Crimes for which North Koreans can find themselves sent to a prison camp can allegedly include failure to wipe dust off portraits of Kim Il-sung and having contact with South Koreans. Conditions in the country's prison and labour camps are notoriously harsh. Survivors have described prisoners becoming stunted and deformed from carrying out hard labour for 12 hours a day, seven days a week.
Clothing and food are said to be so scarce inmates are forced to survive on any animals they can capture such as rats.
Access to non-state-controlled media
Although North Korea’s constitution theoretically guarantees freedom of speech, all domestic media outlets are owned by the one-party state and no reporting is allowed that isn't sanctioned by the government.
The regime goes to great lengths to stop any outside media reaching its population. The NGO, Freedom House, reports that listening to unauthorized foreign broadcasts, watching foreign TV shows and possessing dissident publications are considered “crimes against the state”. Those caught face execution or being sent to labour camps.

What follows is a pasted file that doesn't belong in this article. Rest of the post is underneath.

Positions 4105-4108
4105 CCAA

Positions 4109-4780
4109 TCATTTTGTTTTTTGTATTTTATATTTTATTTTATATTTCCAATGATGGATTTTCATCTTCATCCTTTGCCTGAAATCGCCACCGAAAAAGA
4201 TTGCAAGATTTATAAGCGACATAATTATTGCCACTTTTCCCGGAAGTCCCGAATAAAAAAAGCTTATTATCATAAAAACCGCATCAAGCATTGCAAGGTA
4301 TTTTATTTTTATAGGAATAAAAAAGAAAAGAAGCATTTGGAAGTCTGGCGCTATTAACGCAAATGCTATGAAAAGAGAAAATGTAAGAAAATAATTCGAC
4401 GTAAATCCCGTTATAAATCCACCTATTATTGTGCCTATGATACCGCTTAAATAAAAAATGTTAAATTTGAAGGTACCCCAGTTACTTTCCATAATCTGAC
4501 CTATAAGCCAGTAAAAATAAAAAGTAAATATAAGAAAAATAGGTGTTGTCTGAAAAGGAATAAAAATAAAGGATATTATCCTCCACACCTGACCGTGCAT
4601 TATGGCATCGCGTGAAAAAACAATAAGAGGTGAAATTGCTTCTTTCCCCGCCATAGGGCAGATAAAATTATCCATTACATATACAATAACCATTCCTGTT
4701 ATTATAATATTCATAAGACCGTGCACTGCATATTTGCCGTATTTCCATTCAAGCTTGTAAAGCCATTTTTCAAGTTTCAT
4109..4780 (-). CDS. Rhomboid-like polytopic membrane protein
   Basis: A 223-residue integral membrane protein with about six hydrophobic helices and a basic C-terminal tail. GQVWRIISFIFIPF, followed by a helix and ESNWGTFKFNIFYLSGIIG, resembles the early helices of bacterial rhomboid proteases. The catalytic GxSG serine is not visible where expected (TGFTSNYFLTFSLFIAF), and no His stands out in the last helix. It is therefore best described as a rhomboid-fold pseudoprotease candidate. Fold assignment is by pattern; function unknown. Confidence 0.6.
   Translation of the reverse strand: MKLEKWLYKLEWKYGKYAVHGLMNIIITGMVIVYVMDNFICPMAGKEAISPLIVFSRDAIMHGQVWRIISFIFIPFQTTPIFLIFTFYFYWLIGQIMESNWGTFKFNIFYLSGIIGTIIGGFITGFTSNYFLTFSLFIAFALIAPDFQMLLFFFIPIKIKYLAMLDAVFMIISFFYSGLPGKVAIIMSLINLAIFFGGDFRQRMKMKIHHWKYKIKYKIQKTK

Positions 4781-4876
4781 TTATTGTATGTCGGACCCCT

- Do male cats like male humans better
- Why can’t we catch fire
- Has China ever influenced India
- How is Ganpat University ICT Ahmedabad
- How often can I visit the Philippines
- What does an Oracle do
- How many lakhs make 1 crore?no_redirect=1
- What is muffler tape for
- What is UML architecture
- Which has stricter rules VIT or SRM
- What is the full form of OTH
- What happens after an orthodontic surgery
- Are most loners unhappy people
- What are best electrical machine designing software
- What is periodic and non periodic motion
- How do people spend their weekends
- How do I deactivate my Google account
- How are vitamins and supplements manufactured
- Has the internet ruined everyone Society